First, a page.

Gingrich isnít careful, the C word could go the way of the L word, and
conservatives could go the way of liberals." Election night coverage on
the networks seemed to carry that inspiration, to continue burying the
Republican "revolution." The media mantra quickly became that "moderate,
pragmatic, centrist" Governors won, teaching a lesson to conservative
ideologues in Congress for the next two years.
"Moderate" 1994 Results?
But is this new? Take election night 1994, as the polls rolled in
showing one of the most stunning victories for conservatism in modern
times, coming after weeks of media demonizing of the man CBSís Eric
Engberg called "bombastic and ruthless" Newt Gingrich. Even then,
network analysts on six occasions found a mandate for centrism, while
the networks mentioned a defeat for liberalism only five times. CNNís
William Schneider declared: "The cynics would say this is a vote for
gridlock, but I think itís easier to say, and I think the data points to
the conclusion, that it was a vote for bipartisanship, for centrism."
NBCís Tim Russert claimed the results showed the American people wanted
"a centrist, moderate government, maybe tilt a bit right of center. They
donít want extremes."
Spin Early, Spin Often.
This year, the media spin hardened early around the first returns, as
two Republican Senators (Al DíAmato, Lauch Faircloth) and two Republican
Governors (David Beasley in South Carolina, Fob James in Alabama) were
defeated: moderates won, social conservatism and impeachment lost. On
NBCís election special, Tom Brokaw prodded Trent Lott: "As you know, the
Republican candidates for Governor who were successful tonight ran away
from the presidential scandal and concentrated on more pragmatic and
practical solutions to everyday problems out there. Do you think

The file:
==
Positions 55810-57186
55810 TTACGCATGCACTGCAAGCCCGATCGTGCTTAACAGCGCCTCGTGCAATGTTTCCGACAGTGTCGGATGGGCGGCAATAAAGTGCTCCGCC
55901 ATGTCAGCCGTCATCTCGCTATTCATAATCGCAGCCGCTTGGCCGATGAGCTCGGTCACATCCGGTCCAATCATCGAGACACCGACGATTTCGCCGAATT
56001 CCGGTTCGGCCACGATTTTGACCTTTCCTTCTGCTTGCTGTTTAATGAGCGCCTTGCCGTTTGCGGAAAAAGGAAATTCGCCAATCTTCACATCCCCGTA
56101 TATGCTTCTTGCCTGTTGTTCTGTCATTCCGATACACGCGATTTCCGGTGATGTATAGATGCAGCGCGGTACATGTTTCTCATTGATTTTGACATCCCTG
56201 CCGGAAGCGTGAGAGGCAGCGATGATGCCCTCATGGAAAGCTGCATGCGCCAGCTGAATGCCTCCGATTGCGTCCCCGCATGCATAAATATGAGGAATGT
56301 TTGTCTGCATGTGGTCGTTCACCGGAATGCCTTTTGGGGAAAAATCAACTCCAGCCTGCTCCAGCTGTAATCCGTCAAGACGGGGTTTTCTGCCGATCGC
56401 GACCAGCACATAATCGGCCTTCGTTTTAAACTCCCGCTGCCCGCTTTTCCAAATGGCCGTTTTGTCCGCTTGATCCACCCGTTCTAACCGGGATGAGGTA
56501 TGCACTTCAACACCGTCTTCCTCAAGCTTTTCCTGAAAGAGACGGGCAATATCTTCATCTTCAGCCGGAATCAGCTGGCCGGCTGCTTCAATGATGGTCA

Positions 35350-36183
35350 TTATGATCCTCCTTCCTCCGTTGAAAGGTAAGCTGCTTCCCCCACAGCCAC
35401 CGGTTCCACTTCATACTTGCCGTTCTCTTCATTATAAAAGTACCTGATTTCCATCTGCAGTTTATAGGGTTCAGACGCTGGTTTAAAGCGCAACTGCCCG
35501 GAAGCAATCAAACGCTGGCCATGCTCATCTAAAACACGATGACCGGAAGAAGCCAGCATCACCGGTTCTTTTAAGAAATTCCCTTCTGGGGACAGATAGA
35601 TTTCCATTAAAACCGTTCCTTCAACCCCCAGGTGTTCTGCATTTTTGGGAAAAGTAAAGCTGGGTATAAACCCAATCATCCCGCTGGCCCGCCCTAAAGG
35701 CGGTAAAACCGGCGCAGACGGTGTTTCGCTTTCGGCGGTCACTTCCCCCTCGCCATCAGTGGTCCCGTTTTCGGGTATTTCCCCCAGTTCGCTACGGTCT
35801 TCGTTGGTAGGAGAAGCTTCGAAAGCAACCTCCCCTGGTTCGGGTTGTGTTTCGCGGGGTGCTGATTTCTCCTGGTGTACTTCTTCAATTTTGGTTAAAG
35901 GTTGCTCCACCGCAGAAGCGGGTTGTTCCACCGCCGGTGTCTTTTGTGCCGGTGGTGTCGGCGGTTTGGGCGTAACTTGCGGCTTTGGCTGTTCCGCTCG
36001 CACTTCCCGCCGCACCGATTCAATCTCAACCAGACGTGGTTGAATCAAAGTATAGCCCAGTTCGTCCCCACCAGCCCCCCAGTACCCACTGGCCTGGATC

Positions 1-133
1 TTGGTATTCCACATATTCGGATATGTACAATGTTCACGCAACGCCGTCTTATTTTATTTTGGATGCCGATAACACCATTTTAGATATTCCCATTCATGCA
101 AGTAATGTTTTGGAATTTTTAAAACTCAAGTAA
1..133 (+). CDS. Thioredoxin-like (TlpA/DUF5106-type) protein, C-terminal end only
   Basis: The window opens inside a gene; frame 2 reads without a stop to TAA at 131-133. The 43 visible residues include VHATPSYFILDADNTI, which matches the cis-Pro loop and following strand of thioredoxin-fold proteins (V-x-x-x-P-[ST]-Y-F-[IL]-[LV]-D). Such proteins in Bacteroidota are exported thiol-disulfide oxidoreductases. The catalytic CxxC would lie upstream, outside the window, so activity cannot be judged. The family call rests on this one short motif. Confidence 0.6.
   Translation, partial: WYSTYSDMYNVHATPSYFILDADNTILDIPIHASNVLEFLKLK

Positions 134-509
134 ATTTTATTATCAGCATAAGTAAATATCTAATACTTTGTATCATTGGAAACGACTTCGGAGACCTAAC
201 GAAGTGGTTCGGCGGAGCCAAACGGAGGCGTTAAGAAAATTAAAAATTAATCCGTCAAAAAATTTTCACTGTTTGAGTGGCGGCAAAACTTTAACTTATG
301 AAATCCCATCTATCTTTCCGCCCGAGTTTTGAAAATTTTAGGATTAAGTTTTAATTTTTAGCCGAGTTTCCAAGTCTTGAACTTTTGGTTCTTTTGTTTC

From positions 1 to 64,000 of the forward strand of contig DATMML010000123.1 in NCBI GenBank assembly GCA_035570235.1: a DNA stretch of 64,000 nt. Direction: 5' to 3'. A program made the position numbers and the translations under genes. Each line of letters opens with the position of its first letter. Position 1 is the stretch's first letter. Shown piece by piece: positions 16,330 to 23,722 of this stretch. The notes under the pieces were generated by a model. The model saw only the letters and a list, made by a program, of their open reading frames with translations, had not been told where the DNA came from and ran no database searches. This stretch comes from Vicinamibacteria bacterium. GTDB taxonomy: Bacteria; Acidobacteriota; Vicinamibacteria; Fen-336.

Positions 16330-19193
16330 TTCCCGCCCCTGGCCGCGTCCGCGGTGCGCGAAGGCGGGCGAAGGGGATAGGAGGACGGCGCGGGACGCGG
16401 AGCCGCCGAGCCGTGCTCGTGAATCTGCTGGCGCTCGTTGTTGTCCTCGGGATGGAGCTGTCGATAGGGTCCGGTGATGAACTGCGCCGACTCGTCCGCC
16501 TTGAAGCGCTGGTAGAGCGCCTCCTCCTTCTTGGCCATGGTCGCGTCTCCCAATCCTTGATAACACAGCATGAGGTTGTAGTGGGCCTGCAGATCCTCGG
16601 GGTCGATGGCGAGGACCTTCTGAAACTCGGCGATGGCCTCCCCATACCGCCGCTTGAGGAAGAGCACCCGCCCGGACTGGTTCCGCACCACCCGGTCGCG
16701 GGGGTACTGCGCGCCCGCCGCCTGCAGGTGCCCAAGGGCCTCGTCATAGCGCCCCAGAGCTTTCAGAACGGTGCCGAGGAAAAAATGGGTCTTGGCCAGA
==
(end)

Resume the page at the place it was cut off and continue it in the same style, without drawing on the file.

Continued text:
congressional Republicans need to learn something from their brethren in
the state houses?" Brokaw didnít explain which Governors lost who made
Lewinsky an issue.
On Nightline, ABC analyst George
Stephanopoulos sounded the same alarm: "I think that the hand of the
moderates has been strengthened tonight. The big winners in the
Republican Party tonight, George Pataki in New York, John Engler in
Michigan, George Bush in Texas, Jeb Bush in Florida, were all trying for
a more compassionate conservatism, more centrist, moderate conservatism,
not the far right-wing agenda that really cost the Republican Party a
At about 12:40 am ET on CNN, network
veteran Bruce Morton insisted: "This was a fairly tough season for very
ideological Republicans, not the moderates but the social
conservatives." Minutes later, CNNís Jeanne Meserve chimed in: "It seems
to be the year of the moderate. The two most ideological candidates, Fob
James in Alabama and David Beasley in South Carolina, went down to
defeat....You saw moderates in places like Connecticut and New York
winning. Also in California, you have to look at Gray Davis, a Democrat,
and say he ran a very centrist campaign stressing issues like education
The next morning on Today, Tim
Russert also insisted: "Matt, itís quite striking. Republican Governors
who won by margins of 2 to 1 from the northeast to the midwest were